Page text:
Sunday, October 25, 2009

What Have You Learned? Daniel Murphy

What Have You Learned is our very special off-season series that will outline what you've learned, what I've learned, and hopefully what the 2009 Mets have learned about themselves, others, and 2010. Today, in a very special "What Have You Learned", as we discuss ... Daniel Murphy.

You don't tug on Superman's cape.

You don't spit into the wind.

You don't pull that mask off that old Lone Ranger.

You don't trust Lenny Dykstra with your life savings.

And for the love of all things holy, you don't gather a group of Mets fans together at a pizza joint and even pretend to make a joke about Daniel Murphy. Because that's the direction that the Volvo was headed for me when I started on a riff about Murphy's notebook ... after he got a hit ... on a night where he came up with half of the Mets hits that night. In retrospect, what the hell was I thinking?
"Hey! Leave Murph alone!!!"
So what have I learned about Daniel Murphy? First off, that people love him and if I dare even think about joking about him, then those same people will slice off my sensitive parts with a rusty blade and feed them to me as dim sum. And that people who work as hard as Daniel Murphy shouldn't be joked about. Yeah ... save your jokebook for those that deserve it, like Bobby Bonilla ... Steve Phillips ... and Balloon Dad.

Fair point. But does it mean that we shouldn't get rid of him? Unfortunately, that's a harder point to make. The numbers for Murph don't exactly read like tea leaves ... more like complicated computer code. We can agree that his second half was much better than his first half. And I'm sure we can agree that his horrible first half was due in part to having to change positions ... his average in May when all this was going on was a healthy .176. Now here are the splits, first half to second:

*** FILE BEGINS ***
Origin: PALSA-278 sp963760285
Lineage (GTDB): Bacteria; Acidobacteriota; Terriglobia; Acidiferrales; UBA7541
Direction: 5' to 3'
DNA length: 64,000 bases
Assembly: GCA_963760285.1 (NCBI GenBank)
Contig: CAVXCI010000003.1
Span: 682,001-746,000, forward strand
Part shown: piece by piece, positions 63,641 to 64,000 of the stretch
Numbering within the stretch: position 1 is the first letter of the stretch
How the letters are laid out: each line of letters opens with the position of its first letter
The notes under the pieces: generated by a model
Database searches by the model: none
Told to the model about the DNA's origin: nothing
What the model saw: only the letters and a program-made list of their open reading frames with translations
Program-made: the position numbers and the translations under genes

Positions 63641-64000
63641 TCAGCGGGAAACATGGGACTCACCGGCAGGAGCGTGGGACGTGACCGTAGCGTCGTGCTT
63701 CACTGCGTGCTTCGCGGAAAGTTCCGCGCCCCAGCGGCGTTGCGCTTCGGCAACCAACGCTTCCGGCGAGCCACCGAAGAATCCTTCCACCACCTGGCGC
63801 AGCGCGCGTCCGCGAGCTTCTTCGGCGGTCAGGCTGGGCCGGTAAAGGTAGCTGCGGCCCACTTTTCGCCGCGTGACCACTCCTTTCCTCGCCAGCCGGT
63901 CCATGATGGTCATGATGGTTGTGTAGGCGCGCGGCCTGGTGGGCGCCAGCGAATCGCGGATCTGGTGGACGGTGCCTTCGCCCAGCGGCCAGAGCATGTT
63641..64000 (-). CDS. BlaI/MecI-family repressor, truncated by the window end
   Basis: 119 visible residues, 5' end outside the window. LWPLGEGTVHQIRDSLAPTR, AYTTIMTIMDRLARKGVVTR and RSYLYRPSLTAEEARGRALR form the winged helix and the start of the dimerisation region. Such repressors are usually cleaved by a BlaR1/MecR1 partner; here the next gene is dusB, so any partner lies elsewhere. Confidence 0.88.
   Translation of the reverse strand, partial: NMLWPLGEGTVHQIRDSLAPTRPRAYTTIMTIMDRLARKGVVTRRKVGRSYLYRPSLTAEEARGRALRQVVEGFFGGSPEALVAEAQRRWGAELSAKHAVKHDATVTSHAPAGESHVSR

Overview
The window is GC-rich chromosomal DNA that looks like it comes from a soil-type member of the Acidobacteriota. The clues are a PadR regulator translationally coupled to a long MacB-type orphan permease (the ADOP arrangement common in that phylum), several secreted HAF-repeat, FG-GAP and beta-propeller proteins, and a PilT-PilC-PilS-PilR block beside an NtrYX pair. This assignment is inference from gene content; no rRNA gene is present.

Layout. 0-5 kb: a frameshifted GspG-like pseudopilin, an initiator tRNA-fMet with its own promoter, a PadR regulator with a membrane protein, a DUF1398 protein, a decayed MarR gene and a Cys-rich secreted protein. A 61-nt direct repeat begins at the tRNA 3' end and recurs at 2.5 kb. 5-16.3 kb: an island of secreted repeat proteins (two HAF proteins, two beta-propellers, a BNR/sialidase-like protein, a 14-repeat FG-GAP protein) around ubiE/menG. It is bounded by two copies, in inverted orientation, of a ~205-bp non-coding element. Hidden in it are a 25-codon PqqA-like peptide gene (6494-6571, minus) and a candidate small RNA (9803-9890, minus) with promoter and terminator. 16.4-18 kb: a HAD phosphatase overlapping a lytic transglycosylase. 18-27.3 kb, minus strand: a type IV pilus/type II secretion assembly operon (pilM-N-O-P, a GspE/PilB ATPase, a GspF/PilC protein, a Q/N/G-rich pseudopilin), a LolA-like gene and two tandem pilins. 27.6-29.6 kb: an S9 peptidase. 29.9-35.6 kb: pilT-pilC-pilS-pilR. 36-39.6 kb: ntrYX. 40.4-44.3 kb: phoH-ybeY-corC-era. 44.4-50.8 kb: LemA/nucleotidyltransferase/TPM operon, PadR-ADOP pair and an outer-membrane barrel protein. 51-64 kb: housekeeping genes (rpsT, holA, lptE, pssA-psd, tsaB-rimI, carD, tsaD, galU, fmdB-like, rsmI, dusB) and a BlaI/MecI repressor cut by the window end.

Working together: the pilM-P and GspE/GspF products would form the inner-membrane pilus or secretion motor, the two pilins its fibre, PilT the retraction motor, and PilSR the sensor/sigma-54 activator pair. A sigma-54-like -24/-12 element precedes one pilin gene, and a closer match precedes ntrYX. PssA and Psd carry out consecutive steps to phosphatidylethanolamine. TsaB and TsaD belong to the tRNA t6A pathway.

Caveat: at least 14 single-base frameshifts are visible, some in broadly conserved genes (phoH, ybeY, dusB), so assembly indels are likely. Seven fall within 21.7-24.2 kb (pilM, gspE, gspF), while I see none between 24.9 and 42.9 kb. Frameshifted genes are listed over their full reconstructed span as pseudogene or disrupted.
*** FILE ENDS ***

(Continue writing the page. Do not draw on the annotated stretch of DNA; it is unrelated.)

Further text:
• Average: .248 to .282
  • Slugging: .364 to .485
  • OPS .677 to .798
And yet, his on base percentage went down a point from .314 to .313 between halves ... so while the sexy numbers have bumped significantly, Murph is still a free swinger. And that tells me he has a ways to go before he can be the hitter that his legions of followers are sure he will be.

Leaning on that work ethic of his, you would think that Murphy can work his way up, or at least work hard enough to keep his numbers where they are and not have another month batting .176. Question is, will the Mets (Snoop Manuel) have enough patience to put him at first base and leave him there (and stop worrying about Fernando Tatis' time, or whichever washed up reclamation project Jeff Wil... er, Omar Minaya signs)?

Will Omar sign enough offense at other positions on the diamond to construct a good enough lineup to leave Murphy at first base? And there's the defensive aspect too ... will Murphy have the schooling he needs at first base to not only be able to field the position (which he's done fine), but to also know where he needs to be and what base to cover/throw to? Because that's been his problem at first base ... and let's face it, with the little experience he's had at first, you had to expect that! So while to say that Murphy has been a defensive liability at first might be true, you can't put it all on him. Hopefully he'll have some sort of position set for him from now until April so that he'll know where he'll be and what he needs to prepare for.